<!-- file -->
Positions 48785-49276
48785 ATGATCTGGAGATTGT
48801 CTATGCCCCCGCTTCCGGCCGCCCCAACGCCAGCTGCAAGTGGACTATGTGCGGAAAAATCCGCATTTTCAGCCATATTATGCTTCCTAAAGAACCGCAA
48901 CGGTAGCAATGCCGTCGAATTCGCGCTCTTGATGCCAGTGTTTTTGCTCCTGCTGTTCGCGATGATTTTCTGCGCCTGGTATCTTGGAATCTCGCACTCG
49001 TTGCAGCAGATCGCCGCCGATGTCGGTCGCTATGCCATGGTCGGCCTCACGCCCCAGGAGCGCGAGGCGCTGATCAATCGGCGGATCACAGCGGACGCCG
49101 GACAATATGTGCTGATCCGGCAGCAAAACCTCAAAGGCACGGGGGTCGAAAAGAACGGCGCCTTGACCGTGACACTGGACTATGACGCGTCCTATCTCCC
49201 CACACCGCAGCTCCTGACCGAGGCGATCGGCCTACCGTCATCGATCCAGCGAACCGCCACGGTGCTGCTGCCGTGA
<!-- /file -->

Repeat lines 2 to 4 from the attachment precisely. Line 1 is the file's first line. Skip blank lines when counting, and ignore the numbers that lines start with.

48785 ATGATCTGGAGATTGT
48801 CTATGCCCCCGCTTCCGGCCGCCCCAACGCCAGCTGCAAGTGGACTATGTGCGGAAAAATCCGCATTTTCAGCCATATTATGCTTCCTAAAGAACCGCAA
48901 CGGTAGCAATGCCGTCGAATTCGCGCTCTTGATGCCAGTGTTTTTGCTCCTGCTGTTCGCGATGATTTTCTGCGCCTGGTATCTTGGAATCTCGCACTCG